Business

Business
6:13 am
Thu July 24, 2014

How High Debt From The Housing Collapse Still Stifles Our Economy

An artist's installation shows pre-foreclosed homes in Newark, N.J., in July 2009 at the Queens Museum of Art in New York City.
Mario Tama Getty Images

Originally published on Thu July 24, 2014 1:05 pm

"Foreclosure, foreclosure, foreclosure."

Real estate broker John Susani drives down a Paterson, N.J., street where every third house seems to be abandoned or boarded up. During the boom years, money flooded into Paterson.

"The banking industry allowed everyone to be a homeowner; they gave mortgages to people [just because they were] breathing," Susani says.

In some cases, he says, home prices jumped as much as 50 percent. The homes on these streets aren't worth nearly that much anymore.

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Business
7:13 am
Tue July 22, 2014

Credit Suisse Reports $770 Million Loss

Originally published on Tue July 22, 2014 1:13 pm

Transcript

STEVE INSKEEP, HOST:

NPR's Business News starts with big losses at Credit Suisse - really big. The Swiss bank is reporting a net loss of more than $770 million for the second quarter. That's the biggest loss for the bank since the 2008 financial crisis. Much of the loss is due to a legal settlement with U.S. tax authorities. In May, the bank pleaded guilty to helping Americans evade U.S. taxes by hiding the money in Swiss accounts. Credit Suisse paid a fine of $2.6 billion. Transcript provided by NPR, Copyright NPR.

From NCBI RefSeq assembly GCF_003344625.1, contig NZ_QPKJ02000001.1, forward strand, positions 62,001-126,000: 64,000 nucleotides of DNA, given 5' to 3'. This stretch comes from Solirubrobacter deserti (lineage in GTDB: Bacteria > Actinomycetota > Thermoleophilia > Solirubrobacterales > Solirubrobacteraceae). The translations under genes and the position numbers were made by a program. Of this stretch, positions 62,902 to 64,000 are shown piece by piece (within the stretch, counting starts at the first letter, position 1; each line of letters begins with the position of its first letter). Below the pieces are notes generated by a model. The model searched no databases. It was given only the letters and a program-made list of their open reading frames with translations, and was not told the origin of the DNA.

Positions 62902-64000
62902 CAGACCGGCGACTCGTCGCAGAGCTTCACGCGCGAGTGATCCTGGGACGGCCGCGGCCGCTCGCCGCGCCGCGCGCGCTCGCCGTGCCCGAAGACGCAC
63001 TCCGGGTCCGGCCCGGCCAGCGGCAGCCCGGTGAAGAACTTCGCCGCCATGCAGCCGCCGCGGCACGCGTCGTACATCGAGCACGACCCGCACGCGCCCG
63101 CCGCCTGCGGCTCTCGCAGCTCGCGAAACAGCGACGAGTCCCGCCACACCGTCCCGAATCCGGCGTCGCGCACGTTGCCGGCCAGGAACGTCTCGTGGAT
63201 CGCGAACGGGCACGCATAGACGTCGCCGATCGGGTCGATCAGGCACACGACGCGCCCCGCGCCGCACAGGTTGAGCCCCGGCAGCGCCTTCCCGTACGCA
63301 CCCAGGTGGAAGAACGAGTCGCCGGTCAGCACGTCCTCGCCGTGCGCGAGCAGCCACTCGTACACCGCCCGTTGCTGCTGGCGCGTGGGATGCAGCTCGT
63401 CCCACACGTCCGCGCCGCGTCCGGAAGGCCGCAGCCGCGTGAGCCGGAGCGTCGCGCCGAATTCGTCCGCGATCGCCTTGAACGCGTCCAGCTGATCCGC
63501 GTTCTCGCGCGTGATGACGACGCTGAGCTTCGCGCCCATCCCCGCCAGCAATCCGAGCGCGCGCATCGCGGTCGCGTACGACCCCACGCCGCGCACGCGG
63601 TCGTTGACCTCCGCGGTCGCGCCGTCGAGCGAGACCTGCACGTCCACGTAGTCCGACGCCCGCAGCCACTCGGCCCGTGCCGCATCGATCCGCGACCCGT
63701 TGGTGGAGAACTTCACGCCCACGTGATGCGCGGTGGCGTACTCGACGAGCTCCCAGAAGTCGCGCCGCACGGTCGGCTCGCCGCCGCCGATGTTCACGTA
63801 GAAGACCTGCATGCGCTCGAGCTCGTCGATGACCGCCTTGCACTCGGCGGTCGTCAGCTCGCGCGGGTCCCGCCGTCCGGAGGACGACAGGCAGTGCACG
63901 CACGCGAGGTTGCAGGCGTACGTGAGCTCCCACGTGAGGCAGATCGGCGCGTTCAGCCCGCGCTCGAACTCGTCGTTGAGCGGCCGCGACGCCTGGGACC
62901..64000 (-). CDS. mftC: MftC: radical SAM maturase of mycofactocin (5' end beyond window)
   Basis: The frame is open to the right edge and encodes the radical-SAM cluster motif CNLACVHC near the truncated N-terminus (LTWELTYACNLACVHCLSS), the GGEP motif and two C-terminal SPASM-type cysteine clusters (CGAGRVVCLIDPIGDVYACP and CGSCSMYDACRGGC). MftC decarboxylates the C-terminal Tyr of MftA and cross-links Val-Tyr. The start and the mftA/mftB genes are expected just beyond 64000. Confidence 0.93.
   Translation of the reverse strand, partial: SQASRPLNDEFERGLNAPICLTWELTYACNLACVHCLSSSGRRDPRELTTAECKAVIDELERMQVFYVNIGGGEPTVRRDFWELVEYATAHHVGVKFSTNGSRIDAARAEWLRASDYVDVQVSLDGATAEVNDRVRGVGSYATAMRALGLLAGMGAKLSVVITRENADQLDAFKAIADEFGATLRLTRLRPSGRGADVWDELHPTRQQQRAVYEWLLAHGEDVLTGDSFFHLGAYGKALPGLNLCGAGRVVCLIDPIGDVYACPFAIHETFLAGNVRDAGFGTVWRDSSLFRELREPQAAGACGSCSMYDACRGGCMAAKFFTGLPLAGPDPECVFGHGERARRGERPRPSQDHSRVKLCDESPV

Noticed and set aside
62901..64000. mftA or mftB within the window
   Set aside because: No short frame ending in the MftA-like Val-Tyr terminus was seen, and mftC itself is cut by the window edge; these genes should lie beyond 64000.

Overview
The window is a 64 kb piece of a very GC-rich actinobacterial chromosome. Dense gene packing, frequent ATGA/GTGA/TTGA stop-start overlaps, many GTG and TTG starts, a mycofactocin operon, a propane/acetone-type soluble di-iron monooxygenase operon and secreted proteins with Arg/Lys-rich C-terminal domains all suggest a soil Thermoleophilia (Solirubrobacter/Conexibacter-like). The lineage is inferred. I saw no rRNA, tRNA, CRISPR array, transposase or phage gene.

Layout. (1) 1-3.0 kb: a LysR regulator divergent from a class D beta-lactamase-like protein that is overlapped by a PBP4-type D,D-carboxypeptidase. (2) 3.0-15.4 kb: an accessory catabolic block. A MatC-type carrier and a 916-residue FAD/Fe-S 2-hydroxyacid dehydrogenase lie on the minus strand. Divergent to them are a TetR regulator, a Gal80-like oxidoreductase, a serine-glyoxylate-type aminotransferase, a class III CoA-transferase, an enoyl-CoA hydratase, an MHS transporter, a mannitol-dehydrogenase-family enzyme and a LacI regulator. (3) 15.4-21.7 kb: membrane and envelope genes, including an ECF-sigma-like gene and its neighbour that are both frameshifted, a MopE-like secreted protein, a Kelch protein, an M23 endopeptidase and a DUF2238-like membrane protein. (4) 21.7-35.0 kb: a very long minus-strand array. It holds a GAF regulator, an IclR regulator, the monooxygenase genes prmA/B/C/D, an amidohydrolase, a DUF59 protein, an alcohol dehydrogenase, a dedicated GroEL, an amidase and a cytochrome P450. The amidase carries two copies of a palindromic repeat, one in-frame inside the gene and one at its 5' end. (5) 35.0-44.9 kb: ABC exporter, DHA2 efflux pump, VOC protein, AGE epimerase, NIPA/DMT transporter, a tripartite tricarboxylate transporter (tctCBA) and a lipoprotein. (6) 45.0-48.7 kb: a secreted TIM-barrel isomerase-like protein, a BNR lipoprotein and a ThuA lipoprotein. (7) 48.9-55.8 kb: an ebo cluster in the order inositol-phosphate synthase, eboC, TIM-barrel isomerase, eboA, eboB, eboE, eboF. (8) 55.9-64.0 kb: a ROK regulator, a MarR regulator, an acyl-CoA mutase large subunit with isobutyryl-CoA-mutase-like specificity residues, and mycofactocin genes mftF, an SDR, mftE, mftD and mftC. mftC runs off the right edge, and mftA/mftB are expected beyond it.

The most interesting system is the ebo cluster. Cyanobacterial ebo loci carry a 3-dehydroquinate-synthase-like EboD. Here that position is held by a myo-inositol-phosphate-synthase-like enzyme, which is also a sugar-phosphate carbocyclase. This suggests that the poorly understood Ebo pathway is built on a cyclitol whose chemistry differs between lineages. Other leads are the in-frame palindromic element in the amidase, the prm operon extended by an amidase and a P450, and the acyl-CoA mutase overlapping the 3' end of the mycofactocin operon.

Business
4:45 am
Tue July 22, 2014

Telecommuting Didn't Work Out For One Transplanted Worker

Originally published on Tue July 22, 2014 1:13 pm

Transcript

STEVE INSKEEP, HOST:

This summer, we're also focusing on the high rate of youth unemployment and hearing what some out-of-work younger adults are doing to make ends meet. Christina Gastlelum is 32. She recently moved to Maine from New York City. She tried to keep doing her job as vice president of a nonprofit remotely which did not work out.

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Business
5:51 pm
Mon July 21, 2014

Hospital Settles Lawsuit By Thousands Of Women Over Exam Photos

The Johns Hopkins Health System will pay $190 million to former patients of a gynecologist who used a small camera to secretly film examinations, in one of the the largest sexual misconduct settlements involving a physician.